I finished my 20th short story of the year a few minutes ago. The final draft is printing now and the manuscript will go into the mail tomorrow. This time it's a 5,700-word confession I started writing April 30.

Saturday, May 08, 2010

Be a prop master

Every story contains props, from everyday items like wallets and keys to specialized weapons and enchanted amulets. Without props, stories are little more than talking heads in empty rooms.

Because your stories contain props, you must become a prop master. You must know where your props are at all times. If you lose track of your props, you lose track of your story. Lose track of your story and you lose your reader.

Here's an example:

On page 114 of the ROC paperback edition of Jim Butcher's Storm Front, the narrator "tossed the pentacle on the table," where it remains for the rest of the scene, even after the narrator leaves the building.

On page 280, the narrator notes that he still had his "mother's pentacle talisman" at his throat.

No, he doesn't. The pentacle remains on the table on page 114. The narrator never picked it up. He never returned to the building to get it. He didn't send someone to get it for him, and no one voluntarily brought it to him.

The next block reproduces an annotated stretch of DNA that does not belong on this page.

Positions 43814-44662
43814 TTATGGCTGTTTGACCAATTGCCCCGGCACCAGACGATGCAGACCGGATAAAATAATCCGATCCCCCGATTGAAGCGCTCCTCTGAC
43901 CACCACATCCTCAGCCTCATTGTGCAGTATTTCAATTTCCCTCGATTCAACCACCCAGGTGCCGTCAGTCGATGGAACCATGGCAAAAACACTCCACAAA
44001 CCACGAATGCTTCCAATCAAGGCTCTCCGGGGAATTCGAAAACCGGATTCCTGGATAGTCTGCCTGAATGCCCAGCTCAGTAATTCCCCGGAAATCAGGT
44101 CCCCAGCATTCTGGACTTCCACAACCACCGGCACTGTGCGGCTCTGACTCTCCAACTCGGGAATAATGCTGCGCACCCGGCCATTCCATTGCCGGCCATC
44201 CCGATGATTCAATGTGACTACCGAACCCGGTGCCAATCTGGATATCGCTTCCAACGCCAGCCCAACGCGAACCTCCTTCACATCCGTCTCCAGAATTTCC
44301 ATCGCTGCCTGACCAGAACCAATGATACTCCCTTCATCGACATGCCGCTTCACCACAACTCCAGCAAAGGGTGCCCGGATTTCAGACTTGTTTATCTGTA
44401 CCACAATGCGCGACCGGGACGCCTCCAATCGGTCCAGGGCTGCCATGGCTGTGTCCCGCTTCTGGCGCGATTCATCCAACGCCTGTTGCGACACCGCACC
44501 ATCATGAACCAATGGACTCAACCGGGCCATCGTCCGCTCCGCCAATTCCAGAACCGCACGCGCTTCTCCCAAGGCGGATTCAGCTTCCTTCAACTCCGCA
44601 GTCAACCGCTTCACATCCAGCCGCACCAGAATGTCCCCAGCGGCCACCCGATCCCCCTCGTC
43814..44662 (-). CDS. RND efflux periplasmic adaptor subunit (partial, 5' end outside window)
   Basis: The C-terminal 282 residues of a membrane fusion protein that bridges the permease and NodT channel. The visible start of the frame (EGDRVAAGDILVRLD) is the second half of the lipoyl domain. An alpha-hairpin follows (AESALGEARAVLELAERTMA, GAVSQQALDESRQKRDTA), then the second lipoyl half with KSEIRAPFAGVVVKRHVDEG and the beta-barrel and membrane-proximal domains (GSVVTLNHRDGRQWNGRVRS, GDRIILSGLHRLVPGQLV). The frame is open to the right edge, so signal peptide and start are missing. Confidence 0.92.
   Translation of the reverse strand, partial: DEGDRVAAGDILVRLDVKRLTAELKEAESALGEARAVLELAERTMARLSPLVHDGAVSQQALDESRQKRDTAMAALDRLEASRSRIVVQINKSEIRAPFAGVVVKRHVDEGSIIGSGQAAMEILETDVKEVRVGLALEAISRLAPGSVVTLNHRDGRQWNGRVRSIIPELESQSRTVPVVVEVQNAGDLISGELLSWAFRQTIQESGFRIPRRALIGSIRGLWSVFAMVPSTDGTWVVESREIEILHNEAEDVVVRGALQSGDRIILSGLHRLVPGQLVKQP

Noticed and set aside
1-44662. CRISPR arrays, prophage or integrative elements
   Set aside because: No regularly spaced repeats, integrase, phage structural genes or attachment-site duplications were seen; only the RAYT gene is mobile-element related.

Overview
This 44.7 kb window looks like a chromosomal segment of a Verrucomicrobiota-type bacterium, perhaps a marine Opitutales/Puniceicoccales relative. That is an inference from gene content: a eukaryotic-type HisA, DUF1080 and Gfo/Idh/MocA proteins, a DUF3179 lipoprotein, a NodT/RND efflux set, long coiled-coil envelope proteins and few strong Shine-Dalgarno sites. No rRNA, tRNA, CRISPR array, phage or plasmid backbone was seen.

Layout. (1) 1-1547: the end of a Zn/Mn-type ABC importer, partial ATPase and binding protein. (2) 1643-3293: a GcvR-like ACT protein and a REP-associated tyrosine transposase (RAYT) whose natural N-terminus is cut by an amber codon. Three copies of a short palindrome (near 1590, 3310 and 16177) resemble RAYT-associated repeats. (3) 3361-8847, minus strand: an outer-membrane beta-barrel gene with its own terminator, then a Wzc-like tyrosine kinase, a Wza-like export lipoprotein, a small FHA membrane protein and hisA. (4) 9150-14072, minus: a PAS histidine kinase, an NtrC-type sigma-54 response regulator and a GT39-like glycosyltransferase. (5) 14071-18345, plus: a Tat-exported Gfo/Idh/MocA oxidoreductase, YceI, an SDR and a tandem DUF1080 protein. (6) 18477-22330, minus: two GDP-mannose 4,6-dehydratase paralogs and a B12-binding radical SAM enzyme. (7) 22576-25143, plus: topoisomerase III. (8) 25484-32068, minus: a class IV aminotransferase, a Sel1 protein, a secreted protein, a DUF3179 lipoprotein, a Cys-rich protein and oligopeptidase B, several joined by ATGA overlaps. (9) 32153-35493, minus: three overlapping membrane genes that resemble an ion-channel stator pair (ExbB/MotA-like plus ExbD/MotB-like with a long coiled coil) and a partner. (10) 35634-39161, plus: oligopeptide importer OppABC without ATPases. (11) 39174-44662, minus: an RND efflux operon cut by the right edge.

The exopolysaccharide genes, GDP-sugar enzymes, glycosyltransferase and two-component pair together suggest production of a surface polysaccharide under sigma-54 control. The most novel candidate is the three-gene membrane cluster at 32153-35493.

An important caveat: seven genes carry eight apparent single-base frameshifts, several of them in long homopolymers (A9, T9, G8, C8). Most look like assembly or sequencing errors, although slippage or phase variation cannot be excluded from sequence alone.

In this case, the prop master failed.

This mistake could have been corrected with a simple sentence along the lines of: "I grabbed the pentacle on my way out."

So how to avoid losing track of important props?

Start at your story's climax and identify every important prop--the pentacle, the revolver, the poodle, the red slippers, and everything else. Then, one prop at a time, go backward through your story and find each reference to that prop.

Make certain that your characters haven't left important props behind. If, for example, your character has a derringer in the climactic scene, and he stuck the derringer in his pants pocket in the first scene, make certain he didn't change pants in the fifth scene--and, if he did, make certain that he transferred the derringer to the pocket of the pants he's wearing at the climax.

So, to avoid missing and misplaced props, become a prop master.

Your readers will appreciate it.

Think your writing sucks?

Scott D. Parker's post at Do Some Damage, "When the Well Runs Dry," questions what to do when you start thing your writing sucks. Here's what I suggested:

When you start thinking everything you write sucks, stop reading quality literature. Find and read the worst piece of shit in your TBR pile--or go to the bookstore and find something terrible.

At some point you'll realize, "Hey, I've had diarrhea that didn't smell this bad."